How Do I Get a Reincarnation Permit?

potala palaceThe bad news is it comes unfurnished

This isn’t the first time I’ve mentioned China’s official reincarnation rules (this was), but they were back in the news recently for a couple of reasons. First, according to the LA Times, last year some jackass pretended to get himself “ordained” as a “living Buddha” under these rules, and that became a big deal. Second, and unfortunately, the Dalai Lama‘s current physical incarnation is almost 81, so where the next one will show up is of more concern with every passing year.

Because the Chinese government is determined to have the next one show up already in its clutches, for years now it has forbidden anyone to reincarnate without express written permission.

Its official lamafication procedures are set forth in State Religious Affairs Bureau Order No. Five: Measures on the Management of the Reincarnation of Living Buddhas in Tibetan Buddhism, issued in 2007. Order No. Five begins by saying it was formulated “in order to guarantee citizens’ freedom of religious belief” and respect the practices of Tibetan Buddhism. Which is hilarious! In fact it was formulated in an effort to tighten control over Tibet by ensuring that only state-approved personnel are able to get into the lama business at all, much less get promoted. How does it do this?

I guess the first question is, how does the process actually work (for actual Tibetan Buddhists, that is)? I knew absolutely nothing about this, so I did some research. I mean, it’s not like I’m running for president here, so I feel obligated to know stuff before bothering you with opinions. So I went on a very short pilgrimage (to to find out more, and returned moderately enlightened.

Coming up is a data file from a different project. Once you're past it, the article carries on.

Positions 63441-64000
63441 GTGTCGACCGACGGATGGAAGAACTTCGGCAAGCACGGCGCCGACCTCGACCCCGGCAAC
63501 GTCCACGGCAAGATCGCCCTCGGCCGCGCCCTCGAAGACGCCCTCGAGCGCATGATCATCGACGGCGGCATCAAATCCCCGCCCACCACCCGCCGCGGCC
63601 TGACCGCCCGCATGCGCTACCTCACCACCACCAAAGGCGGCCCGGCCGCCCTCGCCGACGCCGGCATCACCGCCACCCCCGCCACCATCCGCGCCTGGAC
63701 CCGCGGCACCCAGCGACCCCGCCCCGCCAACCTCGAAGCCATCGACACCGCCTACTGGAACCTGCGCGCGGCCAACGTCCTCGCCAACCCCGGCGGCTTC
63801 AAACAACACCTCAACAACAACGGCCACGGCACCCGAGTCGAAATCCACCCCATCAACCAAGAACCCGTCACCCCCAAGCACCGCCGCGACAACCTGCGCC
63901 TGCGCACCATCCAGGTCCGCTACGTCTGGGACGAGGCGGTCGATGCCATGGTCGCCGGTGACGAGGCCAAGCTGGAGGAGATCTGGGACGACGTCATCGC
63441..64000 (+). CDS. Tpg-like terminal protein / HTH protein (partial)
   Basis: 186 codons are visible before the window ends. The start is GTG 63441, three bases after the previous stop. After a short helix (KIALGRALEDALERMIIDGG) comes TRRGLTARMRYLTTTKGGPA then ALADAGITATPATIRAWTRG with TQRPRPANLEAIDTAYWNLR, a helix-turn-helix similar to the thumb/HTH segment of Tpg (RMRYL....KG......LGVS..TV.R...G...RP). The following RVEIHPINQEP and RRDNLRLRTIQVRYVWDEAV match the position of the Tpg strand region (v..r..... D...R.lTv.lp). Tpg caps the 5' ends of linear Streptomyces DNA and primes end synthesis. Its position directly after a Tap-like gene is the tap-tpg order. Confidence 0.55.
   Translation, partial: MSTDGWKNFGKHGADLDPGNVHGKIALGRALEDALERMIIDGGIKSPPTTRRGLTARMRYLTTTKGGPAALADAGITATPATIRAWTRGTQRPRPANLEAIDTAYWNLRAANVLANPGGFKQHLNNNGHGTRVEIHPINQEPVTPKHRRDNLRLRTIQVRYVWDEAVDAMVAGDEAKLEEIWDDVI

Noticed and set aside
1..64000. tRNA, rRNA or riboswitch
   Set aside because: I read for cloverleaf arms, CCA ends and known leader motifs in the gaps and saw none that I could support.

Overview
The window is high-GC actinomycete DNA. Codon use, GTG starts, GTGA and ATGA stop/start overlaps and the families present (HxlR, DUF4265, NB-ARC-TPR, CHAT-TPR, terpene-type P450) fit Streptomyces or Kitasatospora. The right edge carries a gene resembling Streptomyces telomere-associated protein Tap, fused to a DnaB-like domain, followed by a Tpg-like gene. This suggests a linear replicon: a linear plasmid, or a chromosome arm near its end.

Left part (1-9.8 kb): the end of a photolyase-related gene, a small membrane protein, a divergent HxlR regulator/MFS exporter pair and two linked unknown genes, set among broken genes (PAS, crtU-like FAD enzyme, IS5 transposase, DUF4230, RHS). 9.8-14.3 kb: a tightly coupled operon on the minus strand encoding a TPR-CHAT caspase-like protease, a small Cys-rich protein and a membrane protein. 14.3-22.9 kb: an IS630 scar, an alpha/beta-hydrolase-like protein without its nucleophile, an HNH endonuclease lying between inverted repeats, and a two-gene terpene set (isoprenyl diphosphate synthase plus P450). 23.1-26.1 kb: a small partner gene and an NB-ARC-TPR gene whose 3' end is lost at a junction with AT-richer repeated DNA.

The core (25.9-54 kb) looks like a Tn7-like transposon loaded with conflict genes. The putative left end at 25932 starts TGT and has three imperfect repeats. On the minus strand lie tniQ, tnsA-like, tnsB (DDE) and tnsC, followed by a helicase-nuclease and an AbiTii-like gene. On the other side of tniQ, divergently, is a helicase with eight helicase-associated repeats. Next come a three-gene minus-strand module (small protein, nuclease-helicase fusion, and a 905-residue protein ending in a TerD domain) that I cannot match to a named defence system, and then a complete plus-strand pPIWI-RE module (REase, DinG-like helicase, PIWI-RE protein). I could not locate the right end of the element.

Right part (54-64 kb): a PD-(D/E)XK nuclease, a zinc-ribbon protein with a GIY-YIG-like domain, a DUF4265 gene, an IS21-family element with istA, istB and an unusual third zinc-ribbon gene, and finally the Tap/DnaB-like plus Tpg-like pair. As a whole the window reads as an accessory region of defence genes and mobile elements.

This enlightenment bestowed by Wikipedia

lama is a respected spiritual teacher (not just any monk, like I thought, and also not a South American pack animal, as some apparently think). It’s like “guru.” Buddhists believe that souls are reincarnated endlessly until freed by spiritual purity, but that really spiritual people may choose to reincarnate, remaining aware of their past lives but hanging around in order to help others. It follows that most if not all of them become lamas.

Of course, there are lamas and then there are Lamas. The current Dalai Lama is the 14th in a line going back to 1391. The first Lama was not recognized as such until after his death in 1474, when a child turned up who had “amazing and flawless recollections” of the first one’s life. This convinced everybody that he was a full-on reincarnation of the first guy, who they then understood had been a proto-Lama all along. Not wanting to miss the next one (or, he’s really the same one, it gets confusing), they started looking for the next incarnation as soon as the existing body wore out. Luckily they were successful 12 more times in a row, most recently in 1937 when they found a two-year-old destined for greatness.

How does this search work? Well, various ways. The previous Lama may have made predictions, oracles may be consulted, or somebody may have a vision. They send out search parties and look for signs. For example, here’s how they found the current Dalai Lama:

  • One sign “concerned the embalmed body of his predecessor, Thupten Gyatso, the 13th Dalai Lama,” who died in 1933. “During its period of sitting in state, the head was discovered to have turned from facing south to northeast.” And that’s not a sign you ignore, let me tell you.
  • A senior lama then looked into the waters of a sacred lake and “saw the Tibetan letters Ah, Ka and Ma float into view …  followed by the image of a three-storied monastery with a turquoise and gold roof…. Finally, he saw a small house with strangely shaped guttering.”